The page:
Last Updated on December 8, 2019 by Gino Borghese
If you’re lucky enough to have a spiral staircase in your home, there are lots of exciting ways to make it stand out and become a real statement of your décor. They are both practical and space-saving, and the architectural design is thought to date back several thousands of years.
A spiral staircase rises around a central axis so that every few steps will turn up to 360 degrees. Such staircases are classified according to the material they are made from, the type of spiral involved, and the number of turns completed on each journey up or down. A spiral can consist of a helical, spiral, double spiral or double helix form. They offer the perfect location for a delightful hanging chandelier. Find out more about bespoke chandeliers London.
Their popularity grew during the Medieval period and originally used as a defence mechanism, particularly in royal castles. Most spiral staircases are anti-clockwise, and this is no mistake. It was designed to be a disadvantage to right-handed swordsmen running up the stairs in an attack. The narrow nature of most of the Medieval staircases also meant only one person at a time could ascend. Often the steps were purposely constructed to be uneven to make any potential attackers stumble. All this could mean the difference between survival and escape or death for the castle’s inhabitants.
As the threat of marauding invaders lessened, spiral staircases became more of a symbol of stature, position and wealth in large homes. Mansions and palaces across the world sought to install these grand stairs, and it remains a popular architectural feature to this day.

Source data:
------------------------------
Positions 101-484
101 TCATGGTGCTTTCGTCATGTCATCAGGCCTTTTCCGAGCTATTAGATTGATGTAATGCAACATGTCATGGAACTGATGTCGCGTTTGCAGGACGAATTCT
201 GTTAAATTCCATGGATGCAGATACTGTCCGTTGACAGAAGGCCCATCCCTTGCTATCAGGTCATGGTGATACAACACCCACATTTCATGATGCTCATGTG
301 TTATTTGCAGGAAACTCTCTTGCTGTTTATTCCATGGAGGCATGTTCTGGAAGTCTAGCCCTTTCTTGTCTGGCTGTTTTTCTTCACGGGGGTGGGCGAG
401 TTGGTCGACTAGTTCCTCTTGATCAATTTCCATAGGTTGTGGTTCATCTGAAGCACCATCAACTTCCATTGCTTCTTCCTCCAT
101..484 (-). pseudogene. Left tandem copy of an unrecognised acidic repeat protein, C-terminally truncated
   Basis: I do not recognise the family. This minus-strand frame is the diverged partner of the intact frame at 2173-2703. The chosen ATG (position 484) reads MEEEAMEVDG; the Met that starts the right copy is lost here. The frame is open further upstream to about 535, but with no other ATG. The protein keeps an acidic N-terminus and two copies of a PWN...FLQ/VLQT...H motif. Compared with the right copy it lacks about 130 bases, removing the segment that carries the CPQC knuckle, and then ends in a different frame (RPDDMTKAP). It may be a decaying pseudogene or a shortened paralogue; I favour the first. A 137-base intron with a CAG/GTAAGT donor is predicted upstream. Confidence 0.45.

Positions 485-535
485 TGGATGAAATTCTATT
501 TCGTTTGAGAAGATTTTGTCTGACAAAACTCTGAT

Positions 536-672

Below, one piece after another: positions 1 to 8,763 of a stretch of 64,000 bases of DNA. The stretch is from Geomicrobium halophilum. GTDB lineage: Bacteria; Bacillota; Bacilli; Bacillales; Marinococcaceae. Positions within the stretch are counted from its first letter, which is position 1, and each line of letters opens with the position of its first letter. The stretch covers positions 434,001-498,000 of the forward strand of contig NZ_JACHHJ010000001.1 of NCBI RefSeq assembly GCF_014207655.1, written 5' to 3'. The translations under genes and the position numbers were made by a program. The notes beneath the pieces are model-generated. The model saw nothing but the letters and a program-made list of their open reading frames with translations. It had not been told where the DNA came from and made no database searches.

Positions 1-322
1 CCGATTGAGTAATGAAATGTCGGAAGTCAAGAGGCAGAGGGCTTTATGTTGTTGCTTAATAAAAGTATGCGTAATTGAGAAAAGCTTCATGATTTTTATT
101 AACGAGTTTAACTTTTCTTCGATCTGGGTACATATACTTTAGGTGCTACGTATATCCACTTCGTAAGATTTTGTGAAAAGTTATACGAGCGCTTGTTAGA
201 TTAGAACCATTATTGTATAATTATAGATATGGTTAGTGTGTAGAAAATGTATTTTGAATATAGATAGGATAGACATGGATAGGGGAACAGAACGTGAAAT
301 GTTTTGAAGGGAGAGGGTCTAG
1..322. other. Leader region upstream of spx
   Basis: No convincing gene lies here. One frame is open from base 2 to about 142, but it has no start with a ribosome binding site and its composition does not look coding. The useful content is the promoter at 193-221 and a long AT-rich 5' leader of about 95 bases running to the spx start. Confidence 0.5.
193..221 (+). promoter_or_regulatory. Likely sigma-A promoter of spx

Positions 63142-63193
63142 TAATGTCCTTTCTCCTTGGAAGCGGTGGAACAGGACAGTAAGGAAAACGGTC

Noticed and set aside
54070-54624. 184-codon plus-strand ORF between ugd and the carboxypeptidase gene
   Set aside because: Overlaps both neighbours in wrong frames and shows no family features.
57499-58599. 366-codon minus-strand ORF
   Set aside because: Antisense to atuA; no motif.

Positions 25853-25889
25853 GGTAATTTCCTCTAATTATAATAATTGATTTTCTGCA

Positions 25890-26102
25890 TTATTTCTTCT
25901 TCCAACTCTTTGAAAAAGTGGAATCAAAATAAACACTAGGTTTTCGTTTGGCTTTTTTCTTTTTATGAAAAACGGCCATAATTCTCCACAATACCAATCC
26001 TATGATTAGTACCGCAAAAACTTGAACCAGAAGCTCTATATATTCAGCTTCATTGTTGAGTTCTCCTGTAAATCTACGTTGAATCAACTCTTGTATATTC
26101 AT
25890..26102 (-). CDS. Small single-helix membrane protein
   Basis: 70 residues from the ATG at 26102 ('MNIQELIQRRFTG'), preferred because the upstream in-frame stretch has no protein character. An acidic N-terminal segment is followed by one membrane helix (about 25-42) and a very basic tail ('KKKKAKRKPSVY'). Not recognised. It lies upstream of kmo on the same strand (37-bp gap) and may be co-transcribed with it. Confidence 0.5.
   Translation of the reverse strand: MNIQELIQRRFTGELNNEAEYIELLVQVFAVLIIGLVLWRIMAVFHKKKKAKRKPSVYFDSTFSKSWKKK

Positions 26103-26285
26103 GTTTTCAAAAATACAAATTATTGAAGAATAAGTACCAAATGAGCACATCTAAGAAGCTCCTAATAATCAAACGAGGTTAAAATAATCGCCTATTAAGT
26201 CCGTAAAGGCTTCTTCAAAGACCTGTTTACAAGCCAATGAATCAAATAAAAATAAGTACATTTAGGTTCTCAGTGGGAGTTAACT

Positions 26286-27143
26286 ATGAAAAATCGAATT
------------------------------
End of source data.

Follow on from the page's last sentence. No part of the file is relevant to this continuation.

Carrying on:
Whilst we no longer need spiral staircases for defence, they are enjoyed by many for their aesthetic and space-saving properties. Most examples are custom-built for the space and tailored to the exact needs of the building. They are also much more accessible now as the costs of materials involved and new technology for designing and manufacturing mean they are no longer just for the rich and famous.
Early spiral staircases were made from stone or marble as the most durable material available. They were often built into the walls in the original construction of the building and weren’t very aesthetically pleasing. Some were crafted out of a large block of stone while others would have been crafted step-by-step. Nowadays, they can be constructed of all kinds of materials, including steel, marble, wood, glass and diamond plate.
Developments in the last century introduced the spiral staircase in kit form. Coming in separate steel sections, the staircase is simply bolted together and then into position. This resulted in the staircase being quicker and cheaper to install than ever before. Bespoke designs have since become increasingly popular, with staircases made to fit each individual home’s shape and style perfectly.
A spiral staircase is the perfect place to show off your artwork, hang a dazzling light fixture and create an impressive focal point in your home. If you already have one of these unique structural features, don’t neglect it but show it off in all its glory.